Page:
Quora Query: As a Doctor, What’s the Most Shocking Thing to Transpire While Delivering a Baby?

Shocking? SHOCKING??

On the one hand, as I am not an Obstetrician, I don’t have many stories about assisting women in the delivery of their children. On the other hand, however, there was a time – when I was a third and fourth year medical student – that I simply fell in love with Obstetrics and Pediatrics, and really thought that I would go into one of those two areas. In that context I did numerous rotations in Pediatrics at multiple institutions, and at least one very impressive elective rotation in Obstetrics at LA County-USC Medical Center.

This was in early 1979, so you have to allow yourself to time-travel back to that era. LAC-USC Medical Center was a huge white structure, built around the 1930s and the architecture was quite characteristic of that era: sort of an imposing “Totalitarian-Light” kind of building. Yet the architecture did not define the feel of the hospital. Upon entering through the front doors, one would see beautiful Works Progress Administration (WPA) murals showing Californians at work; these were quite impressive; I still remember the thrill – each day as I entered the hospital – of seeing these.

For the time I was there, I roomed in Student Housing, within walking distance of LAC-USC. This housing complex was surrounded by small restaurants crafting some of the best Mexican food you could find North of the border; from a gastronomic standpoint I was in heaven.

Walking from the Student Housing area, past the eateries, surrounded by smells of the working-class Mexican food and entering the hospital to the sight of the WPA murals was always a wonderful way to start the day.

I would ascend to the Department of Obstetrics Labor and Delivery floor – it was, as I recollect, an entire floor – greet the nursing staff, who were already hard at work, and sit through the change of shift discussions about who was on the Ward, the stage of labor and so forth. Then the Senior Resident would assign cases to all of us.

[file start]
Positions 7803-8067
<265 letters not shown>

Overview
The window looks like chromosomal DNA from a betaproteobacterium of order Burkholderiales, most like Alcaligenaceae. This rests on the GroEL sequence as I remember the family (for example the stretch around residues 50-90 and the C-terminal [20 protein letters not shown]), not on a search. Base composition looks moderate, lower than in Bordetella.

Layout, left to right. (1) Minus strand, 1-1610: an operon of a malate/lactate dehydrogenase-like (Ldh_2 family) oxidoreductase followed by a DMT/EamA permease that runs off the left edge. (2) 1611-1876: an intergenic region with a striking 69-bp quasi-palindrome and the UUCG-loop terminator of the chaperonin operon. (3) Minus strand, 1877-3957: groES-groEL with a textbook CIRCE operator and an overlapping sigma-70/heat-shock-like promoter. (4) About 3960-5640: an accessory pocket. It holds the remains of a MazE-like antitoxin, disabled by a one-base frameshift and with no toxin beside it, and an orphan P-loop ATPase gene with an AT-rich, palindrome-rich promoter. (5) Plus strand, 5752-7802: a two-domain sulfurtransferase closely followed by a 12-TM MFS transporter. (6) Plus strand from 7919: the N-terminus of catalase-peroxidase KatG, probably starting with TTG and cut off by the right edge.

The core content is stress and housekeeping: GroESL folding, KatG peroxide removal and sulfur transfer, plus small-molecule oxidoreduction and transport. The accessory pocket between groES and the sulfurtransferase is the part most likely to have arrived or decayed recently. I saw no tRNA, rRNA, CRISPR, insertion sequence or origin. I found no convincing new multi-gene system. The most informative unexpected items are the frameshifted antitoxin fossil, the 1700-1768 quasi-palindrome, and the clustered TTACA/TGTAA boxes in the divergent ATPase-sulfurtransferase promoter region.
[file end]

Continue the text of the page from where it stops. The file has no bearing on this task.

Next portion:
In my time at LAC-USC – four weeks was the duration of the rotation – I assisted something like 4 to 6 women during my daily shift with the labor they were going through. While I am not trying to be pedantic, I never “delivered” a baby; I did assist the women as they delivered.

And the most amazing thing? The most “shocking” thing? It was the absolute beauty of the process of birth. I still remember to this day.

Much of my training was at places like LAC-USC and Cook County Hospital, large public institutions serving our people. I remember, with gratitude, from where I’ve come. and how I got here

About AJ Layon

AJ Layon was, for 28 years, at the University of Florida College of Medicine, in the Division of Critical Care Medicine, in Gainesville, FL. For the approximately 10 years until September 2011, he was Professor and Chief of Critical Care Medicine at UF; In September of 2011 he became System Director and Co-Chairman of Critical Care Medicine in PA; this ended in 2017. He serves as a Physician in the Surgical Group with Médecins sans Frontières (MSF, Doctors without Borders). While his interests are primarily related to health care, health care reform, and ethical issues, as a citizen of our United States and our world, he will occasionally opine on issues of our "time and destiny". Follow on Twitter @ajlayon
Gallery | This entry was posted in A. Joseph Layon, MD, Abraham Joseph Layon, Abraham Joseph Layon, MD, AJ Layon, AJ Layon, MD, Education, Health Care, History, Joe Layon, Medical Education, Women's Health and tagged , , , , , , , , , , , , , , , , , . Bookmark the permalink.

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